The S/S "HYDRA 2" arrived at Bangkok, Thailand, ont eht 30/11-1941 from Singapore bound for Hong-Kong. At 00.00 o'clock on the 2/12/41 finished loading at Bangkok and left at the same time for Koh-Sichang, 52 miles from Bangkok, in order to complete the loading. At about 06.00 o'clock on the 2/12 arrived at Koh-Sichang and loading was at once commenced. During the afternoon, when the vessel had finished loading, a talegram came from the Consulate at Bangkok to stop at Kh-Sichang and to await further orders owing to the strained situation out in th eEast. At 12.00 o'clock on the 3/12 a telegram came from Bangkok to continue the voyage to Hong-Kong. The voyage passed well and satisfactorily until the morning of the 8/12/41 when, over the wireless, we heard about the war between Japan, America and England. The vessel was then abreast of Varella Light on the coast of French Indo China, about 100 miles off land. At 08.00 o'clock in the morning of the 8/12, ship's council was heald on board by the vessel's master, two officers and three engineers, all of whom were Norwegian. It was decided to set course for the nearest island of the Philippines and later proceed to Iloilo as we considered it certain that the vessel would never reach Hon-Kong, but would be sunk by the Japanese. During the morning of the 11/12, at about 09.00 o'clock, we passed through a little straith on the north side of the island of Pelavan (Phillippines) bound for Iloilo. AT 16.30 o'clock the same day, when the vessel was in the Zulu Sea, we were stopped by two English destroyers. An English officer came on board the "Hydra 2" and the captain stated that owing to the situation he wished to proceed to Iloilo. The commander of one of the English destroyers recommended that we proceed to Manila as it would be easier there to decide what to do, obtain coal and proivsions and continue the voyage. At 17.00 o'clock on the 11/12 we set course for Manila. On the 12/12 we were proceeding at reduced speed as the captain wished to arrive at Manila early in the morning of the 13/12. At about 20.00 o'clock arrived at a place about 30 miles from Manila. The vessel was then proceeding at slow speed. At 21.00 o'clock there was rung stop to the engine and the vessel was then lying drifting outside a small light at the entrance to Manila. All lights on board had been extinguished and thevessel was blacked-out. The captain had given orders to stand by in the engine room at 04.00 o'clock in the morning of the 13/12. At 21.00 o'clock on the 12/12 the captain went down from the bridge and asked the 2nd officer, who was on watch, to keep a good look-out and to call him if there should be anything out of the ordinaray. The vessel was then lying about 2 miles from land and drifting. At the time the weather was fine, dark and a little off-shore wind. The 2nd engineer was on watch in the engine room. At about 21.40 o'clock the 2nd officer became aware of a white line of foam in the sea on the starbord side and at the same time a rushing sound, and soon after the torpedo exploded a little forward of amidships in way of the No. 2 hatch. The awning on the bridge, which was of wood, as well as the chart-room and wheel-house, were blown away by the explosion. The lifeboats had been made ready during the day on the 12/12 and had been swung out clear of the ship's side and axes had been placed in the lifeboats in order to be able to cut the lashings quickly. All the six Norwegian officers managed to get up to the port lifeboat, but the axes and all inventory in the lifeboats had diseppeared owing to the explosion and as a result of this there was delay in getting the lifeboat into the sea. The vessel sank in 1 to 2 minutes and as the vessel sank the davits became hooked over the lifeboat and the lifeboat capsized with the six Norwegian officers in it. The 2nd officer, the 2nd engineer and the 3rd engineer managed to get up on to some wreckage as well as quite a number of the vessel's Chinese crew. The surviving 3 Norwegian officers and 6 Chinese were picked up by a Swedish vessel, the M/S "Colombia", at noon on the 13/12. In consequence of the explosion the 2nd officer sustained a heavy blow over the right eye and a fracture of the left wrist and the right hand somewhat bruised. The 2nd engineer sustained injury to his back and a wound on his left leg. The M/S "Colombia" was on voyage from Manila to Freemantle and we were given the best of treatment on board, and those who were exhausted and needed doctor's treatment were cared for. On the 24/12 the M/S "Colombia" aarrived at Freemantle and on the 26/12 the 3 Norwegian officers and the 6 Chinese left the ship. The 3 Norwegians stayed at His Majesty's Hotel, Freemantle, and the 6 Chinese stayed at the Sailors' Home. The 2nd officer and the 2nd engineer had to go to a doctor at Freemantle (Dr. Baker). The Norwegian Vice Consul at Perth obtained the most essential clothing for the 3 Norwegians and decided to send them to Sydney whilst the 6 Chines remained at Freemantle. On the 3/1/42 we were sent by the M/S "Duntroon" to Melbourne and arrived there on the 10/1/42 at 16.00 o'clock. At 18.40 o'clock we left Melbourne by train and arrived at Sydney at 11.00 o'clock on the 11/1. During the forenoon the nextday appeared at the Norwegian Consulate General at Sydney to report our arrival.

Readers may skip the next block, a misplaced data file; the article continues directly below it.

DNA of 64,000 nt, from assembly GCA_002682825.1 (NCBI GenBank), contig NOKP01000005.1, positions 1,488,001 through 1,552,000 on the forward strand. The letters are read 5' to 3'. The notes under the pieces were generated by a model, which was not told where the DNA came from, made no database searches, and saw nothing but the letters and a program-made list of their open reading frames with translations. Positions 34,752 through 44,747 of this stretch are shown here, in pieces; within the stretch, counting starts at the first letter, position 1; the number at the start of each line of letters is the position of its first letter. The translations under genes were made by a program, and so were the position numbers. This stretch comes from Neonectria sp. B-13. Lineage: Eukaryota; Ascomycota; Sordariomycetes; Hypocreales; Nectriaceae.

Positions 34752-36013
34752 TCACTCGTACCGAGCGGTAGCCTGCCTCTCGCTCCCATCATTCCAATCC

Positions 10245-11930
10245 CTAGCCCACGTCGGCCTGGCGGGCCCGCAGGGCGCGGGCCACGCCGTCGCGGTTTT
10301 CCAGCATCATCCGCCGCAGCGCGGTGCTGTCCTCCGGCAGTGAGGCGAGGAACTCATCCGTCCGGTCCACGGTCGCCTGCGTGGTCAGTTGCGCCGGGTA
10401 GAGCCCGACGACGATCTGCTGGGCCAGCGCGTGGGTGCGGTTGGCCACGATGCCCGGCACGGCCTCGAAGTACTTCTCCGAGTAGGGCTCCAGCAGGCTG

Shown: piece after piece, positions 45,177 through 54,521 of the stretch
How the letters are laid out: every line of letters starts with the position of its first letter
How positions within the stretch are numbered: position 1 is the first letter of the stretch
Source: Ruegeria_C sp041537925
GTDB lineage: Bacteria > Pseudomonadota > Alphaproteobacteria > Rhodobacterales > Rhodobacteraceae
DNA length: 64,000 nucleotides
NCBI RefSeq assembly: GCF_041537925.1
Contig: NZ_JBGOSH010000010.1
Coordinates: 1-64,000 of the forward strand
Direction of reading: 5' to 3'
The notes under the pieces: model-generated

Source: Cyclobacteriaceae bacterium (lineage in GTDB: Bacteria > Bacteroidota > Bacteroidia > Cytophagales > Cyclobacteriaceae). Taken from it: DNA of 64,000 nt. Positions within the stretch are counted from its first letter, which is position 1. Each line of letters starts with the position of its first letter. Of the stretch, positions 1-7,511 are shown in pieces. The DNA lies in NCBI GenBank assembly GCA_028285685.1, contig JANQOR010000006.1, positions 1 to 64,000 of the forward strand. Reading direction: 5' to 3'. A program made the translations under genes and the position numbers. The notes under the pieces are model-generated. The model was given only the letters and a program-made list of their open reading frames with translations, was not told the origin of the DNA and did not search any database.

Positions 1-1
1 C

The following are missing from the s/s "Hydra 2":
Captain Lars Røed
Chief Officer Hjalmar Nilsen Chief Engineer Karl A. Jacobsen
also 38 Chinese.
Sydney, N.S.W., the 13th Januaray 1942
Alfon Hubert tidemann, 2nd Officer
Gunnar Sanne, 2nd Engineer
Georg Emil Hansen, 3rd Engineer